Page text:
Last Sunday afternoon drew attendees from Atlanta, New York City and the Jersey Shore to the family-friendly park, a three-mile stretch of green that surrounds manmade Cooper River Lake.

Food truck favorites like Potato Patoto, a tater tot dispensary and peach-pie purveyor, Yours Exclusively Desserts, lined the river bed beside vendor tents like Seizure Dogs, a nonprofit that trains service dogs to aid those with epilepsy. Investment bank Morgan Stanley, AT&T and the Human Rights Campaign were all first-time vendors. 

The event also kicked off Cox’s annual anti-bullying campaign that runs through December.

Now in its fifth year, the Comcast-sponsored campaign, which coincides with the start of the school year, shares resources, personal stories and videos to raise awareness about the effects of bullying on the LGBTQ-plus community.

Entertainers Miss Theresa, Queen of New Jersey, a drag queen and plus-size pageant host and Michelle Tomko, an Atlantic City comedian, took the stage as part of the campaign, sharing what Cox called down-to-earth stories about their experiences.

This year, Frenchie Davis starred in a promotional video where she shared her struggles with bullying as an adult. Cox said the out performer reflected on negativity in her 2003 American Idol run and her experiences with body shaming.

“That's what I want people to hear. I want them to hear real stories. I don't necessarily want to keep concentrating on prevention, prevention, prevention, because we can't control people. So, you need to be able to control yourself in a manner where you know how to handle the situation. And you do that through dialogue, through people telling their stories and what they've been through,” said Cox.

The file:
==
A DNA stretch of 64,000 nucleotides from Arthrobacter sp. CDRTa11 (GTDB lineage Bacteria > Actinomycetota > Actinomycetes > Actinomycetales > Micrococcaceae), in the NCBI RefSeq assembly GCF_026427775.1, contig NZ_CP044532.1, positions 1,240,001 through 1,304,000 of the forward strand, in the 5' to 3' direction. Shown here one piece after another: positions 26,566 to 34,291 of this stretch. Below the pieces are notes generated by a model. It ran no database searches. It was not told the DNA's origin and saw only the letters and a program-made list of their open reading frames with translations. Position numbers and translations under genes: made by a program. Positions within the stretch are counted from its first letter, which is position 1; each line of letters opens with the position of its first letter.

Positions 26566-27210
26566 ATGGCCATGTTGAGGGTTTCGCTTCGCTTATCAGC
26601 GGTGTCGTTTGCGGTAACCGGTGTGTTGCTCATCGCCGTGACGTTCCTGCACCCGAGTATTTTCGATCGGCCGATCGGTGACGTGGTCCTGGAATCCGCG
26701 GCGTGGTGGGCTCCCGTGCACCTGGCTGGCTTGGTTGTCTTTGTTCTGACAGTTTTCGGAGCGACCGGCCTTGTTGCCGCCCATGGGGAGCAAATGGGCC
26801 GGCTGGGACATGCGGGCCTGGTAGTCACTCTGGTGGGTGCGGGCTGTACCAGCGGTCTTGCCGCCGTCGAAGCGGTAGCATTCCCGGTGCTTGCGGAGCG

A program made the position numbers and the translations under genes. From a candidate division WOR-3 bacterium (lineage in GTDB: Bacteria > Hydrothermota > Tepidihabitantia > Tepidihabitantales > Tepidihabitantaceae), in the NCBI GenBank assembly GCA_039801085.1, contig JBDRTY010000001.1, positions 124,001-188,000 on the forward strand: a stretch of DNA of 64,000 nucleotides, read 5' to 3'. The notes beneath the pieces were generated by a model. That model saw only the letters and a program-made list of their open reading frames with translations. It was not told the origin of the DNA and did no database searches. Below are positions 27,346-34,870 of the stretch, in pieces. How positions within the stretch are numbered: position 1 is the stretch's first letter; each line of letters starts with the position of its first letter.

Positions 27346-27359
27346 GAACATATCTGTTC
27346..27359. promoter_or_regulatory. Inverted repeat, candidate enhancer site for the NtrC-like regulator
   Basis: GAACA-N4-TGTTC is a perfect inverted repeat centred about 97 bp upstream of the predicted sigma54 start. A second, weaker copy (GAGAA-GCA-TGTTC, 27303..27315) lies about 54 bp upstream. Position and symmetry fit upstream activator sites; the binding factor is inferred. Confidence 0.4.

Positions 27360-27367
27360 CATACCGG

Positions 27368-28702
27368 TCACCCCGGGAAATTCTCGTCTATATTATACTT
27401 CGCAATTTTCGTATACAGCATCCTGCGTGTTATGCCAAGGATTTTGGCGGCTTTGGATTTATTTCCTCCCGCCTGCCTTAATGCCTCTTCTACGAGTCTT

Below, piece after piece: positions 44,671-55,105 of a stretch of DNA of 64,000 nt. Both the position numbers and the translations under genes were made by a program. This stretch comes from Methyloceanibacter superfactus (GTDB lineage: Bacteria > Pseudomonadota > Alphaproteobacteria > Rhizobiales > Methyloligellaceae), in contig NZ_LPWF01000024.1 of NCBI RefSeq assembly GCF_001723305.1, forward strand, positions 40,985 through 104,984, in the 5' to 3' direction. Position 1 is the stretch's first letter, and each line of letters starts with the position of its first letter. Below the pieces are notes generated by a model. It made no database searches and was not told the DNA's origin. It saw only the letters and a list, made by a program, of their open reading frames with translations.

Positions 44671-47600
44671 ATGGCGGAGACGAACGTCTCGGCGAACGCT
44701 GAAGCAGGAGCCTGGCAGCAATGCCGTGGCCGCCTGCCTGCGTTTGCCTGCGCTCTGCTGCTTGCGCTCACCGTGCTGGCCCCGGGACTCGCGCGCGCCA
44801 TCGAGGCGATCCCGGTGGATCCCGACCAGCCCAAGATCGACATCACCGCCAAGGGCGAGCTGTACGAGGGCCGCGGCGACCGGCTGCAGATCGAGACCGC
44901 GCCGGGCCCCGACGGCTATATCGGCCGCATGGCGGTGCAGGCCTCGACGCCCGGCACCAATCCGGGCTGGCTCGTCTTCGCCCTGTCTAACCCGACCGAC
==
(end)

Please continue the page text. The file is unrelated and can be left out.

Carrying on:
Cox said the decision to launch the anti-bullying campaign, which now includes a hotline and resource listing by county, came after she took a look at her behavior.

The organizer said she had been using her social media influence to call out businesses for unacceptable behavior — for example, Cox recalled an anniversary date that became a racist incident. 

“I'm not sure if it was me who did it, but the restaurant closed not too long after I did a post. I'm sure they were on their way out, but it was a really bad incident. And after that, I was just like I need to really sit back and think about how I am affecting people's lives,” said Cox.

While suicide is the second-leading cause of death among young people ages 10-24, LGB young people seriously consider suicide at almost three times the rate of their heterosexual peers.

Among the adult trans population, 40 percent of people report having attempted suicide. More than 90 percent of these folks indicate the attempts took place before age 25. 

A New Jersey transgender woman who’s been incarcerated in men’s prisons for the past 17 months will be transferred to New Jersey women’s prison later this month, it was announced last week.

The decision comes in response to a lawsuit recently filed against the state’s Department of Corrections by the American Civil Liberties Union of New Jersey.

On Sunday, Aug. 25, the Human Rights Campaign publicly endorsed Sarah McBride, longtime LGBT rights activist and out trans candidate running for the Delaware Senate. If elected, McBride would be the first openly trans person to hold a seat in any State Senate in the U.S.

As part of his first national tour, newly appointed HRC president Alphonso David praised McBride at Wilmington Brew Works at what doubled as her campaign kick-off event.